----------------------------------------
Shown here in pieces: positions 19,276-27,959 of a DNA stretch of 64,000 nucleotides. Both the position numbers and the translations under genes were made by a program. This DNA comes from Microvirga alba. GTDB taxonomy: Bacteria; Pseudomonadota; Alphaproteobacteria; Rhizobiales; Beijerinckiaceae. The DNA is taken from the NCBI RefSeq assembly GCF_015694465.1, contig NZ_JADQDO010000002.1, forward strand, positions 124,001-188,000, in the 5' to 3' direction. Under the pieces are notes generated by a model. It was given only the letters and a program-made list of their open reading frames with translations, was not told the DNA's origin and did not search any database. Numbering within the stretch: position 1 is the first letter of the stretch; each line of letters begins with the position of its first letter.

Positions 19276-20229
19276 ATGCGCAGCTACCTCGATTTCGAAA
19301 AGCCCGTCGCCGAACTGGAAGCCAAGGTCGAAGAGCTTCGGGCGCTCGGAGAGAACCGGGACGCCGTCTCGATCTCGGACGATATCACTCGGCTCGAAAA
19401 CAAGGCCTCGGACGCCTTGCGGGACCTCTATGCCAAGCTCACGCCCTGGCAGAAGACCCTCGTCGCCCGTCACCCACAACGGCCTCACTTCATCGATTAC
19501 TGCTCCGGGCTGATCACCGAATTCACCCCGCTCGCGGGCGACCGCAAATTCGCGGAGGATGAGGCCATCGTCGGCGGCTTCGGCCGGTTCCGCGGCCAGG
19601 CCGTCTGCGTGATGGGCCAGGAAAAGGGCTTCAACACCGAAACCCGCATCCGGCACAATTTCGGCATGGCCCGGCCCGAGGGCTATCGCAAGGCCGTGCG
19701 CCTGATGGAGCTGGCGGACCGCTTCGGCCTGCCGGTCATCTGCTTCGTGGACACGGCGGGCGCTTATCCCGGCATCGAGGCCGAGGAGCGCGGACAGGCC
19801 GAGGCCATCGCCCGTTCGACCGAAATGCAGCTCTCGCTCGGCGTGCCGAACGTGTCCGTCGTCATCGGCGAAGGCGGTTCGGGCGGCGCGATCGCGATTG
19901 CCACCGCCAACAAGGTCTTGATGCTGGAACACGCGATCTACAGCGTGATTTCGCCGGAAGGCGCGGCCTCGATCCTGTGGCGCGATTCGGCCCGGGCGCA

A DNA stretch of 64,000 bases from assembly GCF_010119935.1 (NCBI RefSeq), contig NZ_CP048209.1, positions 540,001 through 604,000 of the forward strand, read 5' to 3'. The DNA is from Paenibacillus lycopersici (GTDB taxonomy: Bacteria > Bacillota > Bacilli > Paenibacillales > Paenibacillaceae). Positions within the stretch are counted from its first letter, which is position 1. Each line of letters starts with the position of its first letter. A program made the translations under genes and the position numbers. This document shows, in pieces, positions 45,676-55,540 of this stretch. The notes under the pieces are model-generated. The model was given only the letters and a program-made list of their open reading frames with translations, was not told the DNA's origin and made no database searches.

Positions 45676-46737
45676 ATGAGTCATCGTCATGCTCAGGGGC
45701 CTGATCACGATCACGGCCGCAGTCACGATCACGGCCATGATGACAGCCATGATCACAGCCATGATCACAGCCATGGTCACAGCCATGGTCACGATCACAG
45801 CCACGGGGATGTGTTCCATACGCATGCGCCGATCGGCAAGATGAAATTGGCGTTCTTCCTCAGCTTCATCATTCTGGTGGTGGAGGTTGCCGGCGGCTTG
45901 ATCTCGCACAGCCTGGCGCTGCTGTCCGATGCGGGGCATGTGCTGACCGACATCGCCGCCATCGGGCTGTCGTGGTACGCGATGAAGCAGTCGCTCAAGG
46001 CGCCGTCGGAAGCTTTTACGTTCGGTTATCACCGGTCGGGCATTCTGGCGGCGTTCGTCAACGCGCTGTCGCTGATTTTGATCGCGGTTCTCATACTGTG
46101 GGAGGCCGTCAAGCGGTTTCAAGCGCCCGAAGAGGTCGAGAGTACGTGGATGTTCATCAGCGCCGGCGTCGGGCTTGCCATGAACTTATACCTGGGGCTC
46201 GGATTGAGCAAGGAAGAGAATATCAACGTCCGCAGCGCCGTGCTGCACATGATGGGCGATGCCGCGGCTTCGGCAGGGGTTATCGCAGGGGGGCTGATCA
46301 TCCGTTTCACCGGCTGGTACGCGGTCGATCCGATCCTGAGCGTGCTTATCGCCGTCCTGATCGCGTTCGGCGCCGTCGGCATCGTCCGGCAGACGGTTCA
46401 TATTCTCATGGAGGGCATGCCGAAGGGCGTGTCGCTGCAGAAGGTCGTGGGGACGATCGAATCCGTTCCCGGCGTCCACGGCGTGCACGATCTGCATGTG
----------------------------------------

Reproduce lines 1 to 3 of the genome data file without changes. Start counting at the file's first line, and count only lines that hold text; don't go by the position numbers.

Shown here in pieces: positions 19,276-27,959 of a DNA stretch of 64,000 nucleotides. Both the position numbers and the translations under genes were made by a program. This DNA comes from Microvirga alba. GTDB taxonomy: Bacteria; Pseudomonadota; Alphaproteobacteria; Rhizobiales; Beijerinckiaceae. The DNA is taken from the NCBI RefSeq assembly GCF_015694465.1, contig NZ_JADQDO010000002.1, forward strand, positions 124,001-188,000, in the 5' to 3' direction. Under the pieces are notes generated by a model. It was given only the letters and a program-made list of their open reading frames with translations, was not told the DNA's origin and did not search any database. Numbering within the stretch: position 1 is the first letter of the stretch; each line of letters begins with the position of its first letter.

Positions 19276-20229
19276 ATGCGCAGCTACCTCGATTTCGAAA